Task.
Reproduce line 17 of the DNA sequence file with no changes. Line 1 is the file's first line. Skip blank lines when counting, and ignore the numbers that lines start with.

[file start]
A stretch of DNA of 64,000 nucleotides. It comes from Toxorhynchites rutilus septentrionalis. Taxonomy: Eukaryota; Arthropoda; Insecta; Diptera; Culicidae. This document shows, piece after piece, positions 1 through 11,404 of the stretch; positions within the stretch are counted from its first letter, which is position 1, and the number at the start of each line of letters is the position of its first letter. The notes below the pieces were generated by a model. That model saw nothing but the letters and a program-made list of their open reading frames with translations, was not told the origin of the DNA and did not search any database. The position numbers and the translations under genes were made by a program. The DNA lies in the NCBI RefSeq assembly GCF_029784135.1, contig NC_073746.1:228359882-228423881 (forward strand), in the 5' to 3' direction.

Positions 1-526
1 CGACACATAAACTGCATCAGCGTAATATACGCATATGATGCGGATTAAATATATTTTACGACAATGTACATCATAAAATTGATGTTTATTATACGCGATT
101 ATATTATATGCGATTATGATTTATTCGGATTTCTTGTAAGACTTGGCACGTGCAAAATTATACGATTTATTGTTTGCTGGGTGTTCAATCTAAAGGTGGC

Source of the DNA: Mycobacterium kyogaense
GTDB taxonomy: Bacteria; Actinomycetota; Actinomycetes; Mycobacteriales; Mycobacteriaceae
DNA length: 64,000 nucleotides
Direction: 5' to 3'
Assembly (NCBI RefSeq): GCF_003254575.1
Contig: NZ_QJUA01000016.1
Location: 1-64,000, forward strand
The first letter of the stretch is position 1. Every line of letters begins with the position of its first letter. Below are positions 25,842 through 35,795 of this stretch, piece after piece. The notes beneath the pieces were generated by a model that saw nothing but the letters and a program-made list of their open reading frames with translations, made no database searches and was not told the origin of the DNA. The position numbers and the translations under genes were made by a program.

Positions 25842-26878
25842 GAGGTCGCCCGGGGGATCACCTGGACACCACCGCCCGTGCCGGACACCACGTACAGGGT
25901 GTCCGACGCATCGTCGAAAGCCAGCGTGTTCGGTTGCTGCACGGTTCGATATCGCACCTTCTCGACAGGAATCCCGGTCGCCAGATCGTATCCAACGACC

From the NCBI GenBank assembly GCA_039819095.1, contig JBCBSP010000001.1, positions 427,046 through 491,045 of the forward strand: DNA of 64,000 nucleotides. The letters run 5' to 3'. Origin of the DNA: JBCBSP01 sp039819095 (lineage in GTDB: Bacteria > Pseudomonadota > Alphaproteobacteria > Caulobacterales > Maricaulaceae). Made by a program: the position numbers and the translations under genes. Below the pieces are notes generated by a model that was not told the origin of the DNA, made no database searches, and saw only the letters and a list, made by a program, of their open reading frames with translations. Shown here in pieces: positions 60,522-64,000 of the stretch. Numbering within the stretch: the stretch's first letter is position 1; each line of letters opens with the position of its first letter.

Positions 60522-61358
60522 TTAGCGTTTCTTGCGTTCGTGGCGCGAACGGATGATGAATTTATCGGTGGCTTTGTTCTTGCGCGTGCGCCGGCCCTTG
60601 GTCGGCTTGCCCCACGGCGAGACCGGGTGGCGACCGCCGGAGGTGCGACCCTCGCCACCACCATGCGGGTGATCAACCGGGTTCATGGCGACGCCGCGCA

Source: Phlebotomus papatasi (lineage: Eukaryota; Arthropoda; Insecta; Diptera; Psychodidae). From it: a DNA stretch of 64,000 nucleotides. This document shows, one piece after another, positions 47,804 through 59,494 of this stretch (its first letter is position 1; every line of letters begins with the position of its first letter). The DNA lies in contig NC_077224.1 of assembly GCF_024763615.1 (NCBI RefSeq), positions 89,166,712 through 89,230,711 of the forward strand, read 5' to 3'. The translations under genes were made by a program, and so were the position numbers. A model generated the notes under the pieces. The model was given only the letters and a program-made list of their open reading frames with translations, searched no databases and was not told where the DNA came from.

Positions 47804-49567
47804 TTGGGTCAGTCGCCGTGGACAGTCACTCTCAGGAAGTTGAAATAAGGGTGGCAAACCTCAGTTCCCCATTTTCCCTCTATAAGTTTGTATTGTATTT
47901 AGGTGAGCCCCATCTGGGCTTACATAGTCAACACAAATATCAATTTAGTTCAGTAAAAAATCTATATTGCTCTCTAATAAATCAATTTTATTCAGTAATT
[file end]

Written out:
Positions 60522-61358